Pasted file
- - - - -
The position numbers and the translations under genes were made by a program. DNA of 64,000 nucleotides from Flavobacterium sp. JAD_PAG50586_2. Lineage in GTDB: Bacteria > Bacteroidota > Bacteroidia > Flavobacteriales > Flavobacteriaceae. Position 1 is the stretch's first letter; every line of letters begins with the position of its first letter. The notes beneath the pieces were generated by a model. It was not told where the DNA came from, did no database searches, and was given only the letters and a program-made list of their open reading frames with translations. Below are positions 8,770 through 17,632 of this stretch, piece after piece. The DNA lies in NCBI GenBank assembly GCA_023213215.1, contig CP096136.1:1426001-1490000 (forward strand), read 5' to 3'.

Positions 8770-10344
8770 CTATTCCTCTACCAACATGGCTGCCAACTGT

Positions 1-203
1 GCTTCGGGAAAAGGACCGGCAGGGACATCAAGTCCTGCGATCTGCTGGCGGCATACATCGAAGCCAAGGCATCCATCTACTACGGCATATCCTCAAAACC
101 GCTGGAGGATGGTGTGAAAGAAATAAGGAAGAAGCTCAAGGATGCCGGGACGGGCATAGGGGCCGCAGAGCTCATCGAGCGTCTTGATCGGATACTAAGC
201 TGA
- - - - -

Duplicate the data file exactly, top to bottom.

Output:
The position numbers and the translations under genes were made by a program. DNA of 64,000 nucleotides from Flavobacterium sp. JAD_PAG50586_2. Lineage in GTDB: Bacteria > Bacteroidota > Bacteroidia > Flavobacteriales > Flavobacteriaceae. Position 1 is the stretch's first letter; every line of letters begins with the position of its first letter. The notes beneath the pieces were generated by a model. It was not told where the DNA came from, did no database searches, and was given only the letters and a program-made list of their open reading frames with translations. Below are positions 8,770 through 17,632 of this stretch, piece after piece. The DNA lies in NCBI GenBank assembly GCA_023213215.1, contig CP096136.1:1426001-1490000 (forward strand), read 5' to 3'.

Positions 8770-10344
8770 CTATTCCTCTACCAACATGGCTGCCAACTGT

Positions 1-203
1 GCTTCGGGAAAAGGACCGGCAGGGACATCAAGTCCTGCGATCTGCTGGCGGCATACATCGAAGCCAAGGCATCCATCTACTACGGCATATCCTCAAAACC
101 GCTGGAGGATGGTGTGAAAGAAATAAGGAAGAAGCTCAAGGATGCCGGGACGGGCATAGGGGCCGCAGAGCTCATCGAGCGTCTTGATCGGATACTAAGC
201 TGA